Charles Duhigg reviewed some new research that reveals the truth about why some work groups thrive and others falter. This research study was conducted by one of the largest Tech companies in Silicon Valley. However, in this post I am going use a pseudonym, Big Tech Company, hereinafter, referred to as “BTC.” You can read the original article here.
Five years ago, BTC became focused on building the perfect team. Over the last decade, the tech giant has spent heavily measuring nearly every aspect of its employees’ lives. The People Operations department almost every aspect of the working lives of their employees.
The executives had some long-held beliefs that building the best teams simply meant combining the best people. They embraced other bits of conventional wisdom such as, “It’s better to put introverts together,’’ or ‘‘Teams are more effective when everyone is friends away from work.’’ But, these beliefs had not actually been studied.
BTC launched a well-organized and funded research study. The researchers began by reviewing academic studies looking at how teams worked. Were the best teams made up of people with similar interests? Or did it matter more whether everyone was motivated by the same kinds of rewards? Based on those studies, the researchers carefully studied the composition of groups at BTC: How often did teammates socialize outside the office? Did they have the same hobbies? Were their educational backgrounds similar? Was it better for all teammates to be outgoing or for all of them to be shy? They drew diagrams showing which teams had overlapping memberships and which groups had exceeded their departments’ goals. They studied how long teams stuck together and if gender balance seemed to have an impact on a team’s success.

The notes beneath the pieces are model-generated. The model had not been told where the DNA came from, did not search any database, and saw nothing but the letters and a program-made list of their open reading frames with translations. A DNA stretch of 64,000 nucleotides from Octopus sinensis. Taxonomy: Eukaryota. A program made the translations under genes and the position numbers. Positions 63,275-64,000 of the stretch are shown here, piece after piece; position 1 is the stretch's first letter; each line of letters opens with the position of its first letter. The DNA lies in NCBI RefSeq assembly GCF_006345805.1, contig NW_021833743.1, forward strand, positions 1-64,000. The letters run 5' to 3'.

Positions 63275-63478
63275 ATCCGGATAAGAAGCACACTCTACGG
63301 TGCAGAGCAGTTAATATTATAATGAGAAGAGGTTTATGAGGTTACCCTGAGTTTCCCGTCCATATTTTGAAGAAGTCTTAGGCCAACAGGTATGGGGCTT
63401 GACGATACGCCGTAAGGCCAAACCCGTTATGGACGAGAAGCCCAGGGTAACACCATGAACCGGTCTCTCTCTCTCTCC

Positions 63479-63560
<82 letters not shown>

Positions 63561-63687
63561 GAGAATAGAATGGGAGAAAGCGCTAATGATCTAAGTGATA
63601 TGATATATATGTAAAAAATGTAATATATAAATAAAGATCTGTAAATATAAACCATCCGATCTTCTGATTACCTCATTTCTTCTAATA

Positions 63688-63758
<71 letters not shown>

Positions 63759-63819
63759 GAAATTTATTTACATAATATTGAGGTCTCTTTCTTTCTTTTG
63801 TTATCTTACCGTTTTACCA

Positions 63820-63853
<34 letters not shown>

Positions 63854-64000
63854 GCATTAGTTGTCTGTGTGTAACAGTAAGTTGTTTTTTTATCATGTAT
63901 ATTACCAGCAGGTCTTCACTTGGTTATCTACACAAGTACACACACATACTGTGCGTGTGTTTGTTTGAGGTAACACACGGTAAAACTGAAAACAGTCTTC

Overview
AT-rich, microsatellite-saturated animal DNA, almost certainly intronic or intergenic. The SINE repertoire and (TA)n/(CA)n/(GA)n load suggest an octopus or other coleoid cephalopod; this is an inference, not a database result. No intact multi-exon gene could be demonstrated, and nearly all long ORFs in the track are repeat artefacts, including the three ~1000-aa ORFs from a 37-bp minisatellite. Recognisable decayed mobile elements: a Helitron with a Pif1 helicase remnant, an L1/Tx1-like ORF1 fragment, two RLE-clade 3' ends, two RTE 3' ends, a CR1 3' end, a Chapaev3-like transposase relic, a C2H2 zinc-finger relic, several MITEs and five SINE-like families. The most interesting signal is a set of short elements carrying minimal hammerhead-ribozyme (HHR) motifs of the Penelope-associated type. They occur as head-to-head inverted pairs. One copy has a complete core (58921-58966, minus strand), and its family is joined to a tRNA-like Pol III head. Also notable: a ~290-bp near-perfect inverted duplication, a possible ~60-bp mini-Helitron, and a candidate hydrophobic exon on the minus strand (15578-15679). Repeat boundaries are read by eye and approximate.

No matter how the data was assembled, it was almost impossible to find patterns or evidence that the composition of a team made any difference. Some of the best teams were composed of friends who socialized outside work and those who were basically strangers away from work. Most confounding of all, two teams might have nearly identical makeups, with overlapping memberships, but radically different levels of effectiveness. However, the researchers continued to search ‘‘group norms, unwritten rules, traditions and behavioral standards govern how groups function together.
The researchers formed two groups so they compare behaviors and results. Some teams celebrated birthdays and began each meeting with informal chitchat about weekend plans and other groups got right to business and discouraged gossip.
- The researchers eventually concluded that what distinguished the ‘‘good’’ teams from the dysfunctional groups was how teammates treated one another. The right norms could raise a group’s collective intelligence, but the wrong norms could hobble a team.
- The researchers noticed two behaviors that all the good teams generally shared. First, on the good teams, members spoke in roughly the same proportion, a phenomenon the researchers referred to as ‘‘equality in distribution of conversational turn-taking.’’
- The good teams had high ‘‘average social sensitivity’’ and were skilled at intuiting how others felt based on their tone of voice, their expressions and other nonverbal cues.
- Some teams were sensitive one anothe’s moods and share personal stories and emotions. Although they may not have contained as many individual stars, the sum will be greater than its parts.
- BTC’s data indicated that psychological safety, more than anything else, was critical to making a team work.
- As long as everyone got a chance to talk, the teams did well. But if only one person or a small group spoke all the time, the collective intelligence declined.
- By putting things like empathy and sensitivity into charts and data reports, it makes them easier to talk about and it is easier to talk about feelings when you can point to a number.
These facts or discoveries are not original. The paradox, of course, is that BTC’s intense data collection and number crunching have led it to the same conclusions that good managers have always known. In the best teams, members listen to one another and show sensitivity to feelings and needs.
However, having data proves to people that these things are worth paying attention to and could be the most important step in getting them to actually pay attention. Finally, the study suggests that we should not underestimate the power of giving people a common platform and operating language.
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